Under the new law, Americans will be able to take advantage of the Community Living Assistance Services and Supports – or CLASS – Program, a voluntary insurance program whose benefits can be used for supports like personal assistance, home modifications, specialized transportation, and assistive technology in order to maintain independent living.
We’re also extending the Money Follows the Person program in Medicaid with more than $2 billion in new funding. This program lets you take the funding you would have used for an institution and use it to receive care in your own community.
But one of the most important things we can do to support family caregivers is keep Medicare strong.
That starts by taking the sustainable growth rate off the list of things that physicians have to worry about. The single biggest step we can take to strengthen Medicare for beneficiaries is to make sure these disruptive cuts don’t take effect.
We’re also taking steps under the new law to strengthen Medicare, improve benefits, and cut waste and fraud.
As you know, earlier this year President Obama appointed Dr. Don Berwick to oversee Medicaid and Medicare. Don believes strongly in the important role that family caregivers play in delivering quality care.
And as Administrator, he has already begun working to improve benefits while lowering costs. Just yesterday, we opened the doors at a new Innovation Center at CMS which will help us find new ways to modernize our health care system to make it safe, affordable, patient-centered, reliable, and efficient. And that’s a good thing for caregivers.
Family caregivers can also play a big role in promoting prevention.
Both the Affordable Care Act and the Recovery Act made historic investments in prevention and managing chronic conditions. And family caregivers will be on the frontlines our efforts to put that investment to work.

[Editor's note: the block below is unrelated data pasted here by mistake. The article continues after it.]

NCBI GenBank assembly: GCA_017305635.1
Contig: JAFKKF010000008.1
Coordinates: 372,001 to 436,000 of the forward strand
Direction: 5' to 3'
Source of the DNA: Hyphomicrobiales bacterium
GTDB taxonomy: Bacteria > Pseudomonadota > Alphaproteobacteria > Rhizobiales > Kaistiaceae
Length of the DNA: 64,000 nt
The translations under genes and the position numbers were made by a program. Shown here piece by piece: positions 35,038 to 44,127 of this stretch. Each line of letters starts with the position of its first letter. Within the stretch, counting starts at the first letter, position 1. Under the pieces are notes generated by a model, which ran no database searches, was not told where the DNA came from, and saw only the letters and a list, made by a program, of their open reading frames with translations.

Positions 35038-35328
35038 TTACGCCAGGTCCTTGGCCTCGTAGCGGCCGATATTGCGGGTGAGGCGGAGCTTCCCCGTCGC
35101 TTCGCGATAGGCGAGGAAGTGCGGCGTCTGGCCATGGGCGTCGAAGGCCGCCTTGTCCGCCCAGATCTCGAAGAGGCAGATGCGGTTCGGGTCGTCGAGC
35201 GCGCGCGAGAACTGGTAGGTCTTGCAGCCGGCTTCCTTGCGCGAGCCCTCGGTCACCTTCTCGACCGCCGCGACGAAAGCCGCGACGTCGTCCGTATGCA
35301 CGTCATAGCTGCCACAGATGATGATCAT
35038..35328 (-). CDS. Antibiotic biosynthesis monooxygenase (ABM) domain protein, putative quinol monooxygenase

Medicare beneficiaries will now get an annual wellness visit with their primary care doctor free of charge. That way they can create a plan to prevent illness or create a treatment plan that meets all of a beneficiary's health needs.
But we also know that for many seniors and disabled Americans, the one putting that plan into practice is likely to be a family caregiver – making sure the prescription is filled, the diet is maintained, and the follow-up appointments are kept, not to mention the countless other day-to-day tasks that rarely get mentioned, but make all the difference in the world.
In that spirit, I’ll take this opportunity to remind everyone that we are now in open enrollment season. You can think of this as an opportunity for you and your loved ones to give yourselves a yearly coverage “check-up.” It is important to look closely at your plans and the plans of those you are caring for to consider your options and find what works best.
Ultimately, we are giving more Americans the tools take control of their own care.
And that includes caregivers themselves. For many of them and their families, the Affordable Care Act will also mean greater access to new preventive benefits and additional protections. And their children will be able to stay on their insurance until they turn 26.
Healthcare.gov and Medicare.gov are two great resources for caregivers, the people they care for, and the people who CARE about caregivers.
With great tools like the health finder and insurance finder, you can learn more about your new rights and benefits under the Affordable Care Act and make informed choices.
Thank you again for giving me the opportunity to speak today. I want to congratulate and thank our many partners in the room.
Assistant Secretary Takamura did not do it alone. It took many partners to come together to share their stories from the frontlines, make the case, and pass the National Family Caregiver Support Program.
Now, we need you more than ever -- to understand the complex and rapidly changing needs of family caregivers today and to make sure the program remains as vital as ever.
I look forward to working with you as we continue to do what we can to support the family caregivers who provide such invaluable support to the ones we love.